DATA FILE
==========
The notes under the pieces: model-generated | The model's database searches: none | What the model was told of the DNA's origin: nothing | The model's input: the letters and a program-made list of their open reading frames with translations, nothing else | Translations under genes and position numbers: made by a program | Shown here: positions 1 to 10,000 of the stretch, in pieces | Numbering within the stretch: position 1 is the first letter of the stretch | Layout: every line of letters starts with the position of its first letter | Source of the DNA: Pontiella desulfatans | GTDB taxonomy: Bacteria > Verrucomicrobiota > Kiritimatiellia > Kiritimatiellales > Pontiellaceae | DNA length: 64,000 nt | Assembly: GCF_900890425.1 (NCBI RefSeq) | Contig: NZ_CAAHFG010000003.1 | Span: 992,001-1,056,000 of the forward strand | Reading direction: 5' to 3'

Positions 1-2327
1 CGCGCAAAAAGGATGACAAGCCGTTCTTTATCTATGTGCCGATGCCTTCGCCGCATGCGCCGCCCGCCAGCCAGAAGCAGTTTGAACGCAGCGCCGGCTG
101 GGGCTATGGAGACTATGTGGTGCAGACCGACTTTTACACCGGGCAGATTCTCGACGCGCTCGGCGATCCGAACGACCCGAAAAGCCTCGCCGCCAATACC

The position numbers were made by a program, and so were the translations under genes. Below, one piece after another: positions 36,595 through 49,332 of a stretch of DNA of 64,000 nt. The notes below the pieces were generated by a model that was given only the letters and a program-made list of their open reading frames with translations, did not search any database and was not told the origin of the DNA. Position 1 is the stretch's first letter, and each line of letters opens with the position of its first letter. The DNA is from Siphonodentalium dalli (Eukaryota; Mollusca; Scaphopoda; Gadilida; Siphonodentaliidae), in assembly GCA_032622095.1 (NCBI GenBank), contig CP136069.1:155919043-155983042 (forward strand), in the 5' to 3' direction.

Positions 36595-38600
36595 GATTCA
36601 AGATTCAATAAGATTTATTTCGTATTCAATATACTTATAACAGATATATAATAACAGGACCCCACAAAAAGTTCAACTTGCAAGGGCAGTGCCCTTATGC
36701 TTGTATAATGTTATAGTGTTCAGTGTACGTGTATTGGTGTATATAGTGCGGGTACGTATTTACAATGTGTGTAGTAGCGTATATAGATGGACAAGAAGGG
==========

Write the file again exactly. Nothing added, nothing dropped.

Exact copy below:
The notes under the pieces: model-generated | The model's database searches: none | What the model was told of the DNA's origin: nothing | The model's input: the letters and a program-made list of their open reading frames with translations, nothing else | Translations under genes and position numbers: made by a program | Shown here: positions 1 to 10,000 of the stretch, in pieces | Numbering within the stretch: position 1 is the first letter of the stretch | Layout: every line of letters starts with the position of its first letter | Source of the DNA: Pontiella desulfatans | GTDB taxonomy: Bacteria > Verrucomicrobiota > Kiritimatiellia > Kiritimatiellales > Pontiellaceae | DNA length: 64,000 nt | Assembly: GCF_900890425.1 (NCBI RefSeq) | Contig: NZ_CAAHFG010000003.1 | Span: 992,001-1,056,000 of the forward strand | Reading direction: 5' to 3'

Positions 1-2327
1 CGCGCAAAAAGGATGACAAGCCGTTCTTTATCTATGTGCCGATGCCTTCGCCGCATGCGCCGCCCGCCAGCCAGAAGCAGTTTGAACGCAGCGCCGGCTG
101 GGGCTATGGAGACTATGTGGTGCAGACCGACTTTTACACCGGGCAGATTCTCGACGCGCTCGGCGATCCGAACGACCCGAAAAGCCTCGCCGCCAATACC

The position numbers were made by a program, and so were the translations under genes. Below, one piece after another: positions 36,595 through 49,332 of a stretch of DNA of 64,000 nt. The notes below the pieces were generated by a model that was given only the letters and a program-made list of their open reading frames with translations, did not search any database and was not told the origin of the DNA. Position 1 is the stretch's first letter, and each line of letters opens with the position of its first letter. The DNA is from Siphonodentalium dalli (Eukaryota; Mollusca; Scaphopoda; Gadilida; Siphonodentaliidae), in assembly GCA_032622095.1 (NCBI GenBank), contig CP136069.1:155919043-155983042 (forward strand), in the 5' to 3' direction.

Positions 36595-38600
36595 GATTCA
36601 AGATTCAATAAGATTTATTTCGTATTCAATATACTTATAACAGATATATAATAACAGGACCCCACAAAAAGTTCAACTTGCAAGGGCAGTGCCCTTATGC
36701 TTGTATAATGTTATAGTGTTCAGTGTACGTGTATTGGTGTATATAGTGCGGGTACGTATTTACAATGTGTGTAGTAGCGTATATAGATGGACAAGAAGGG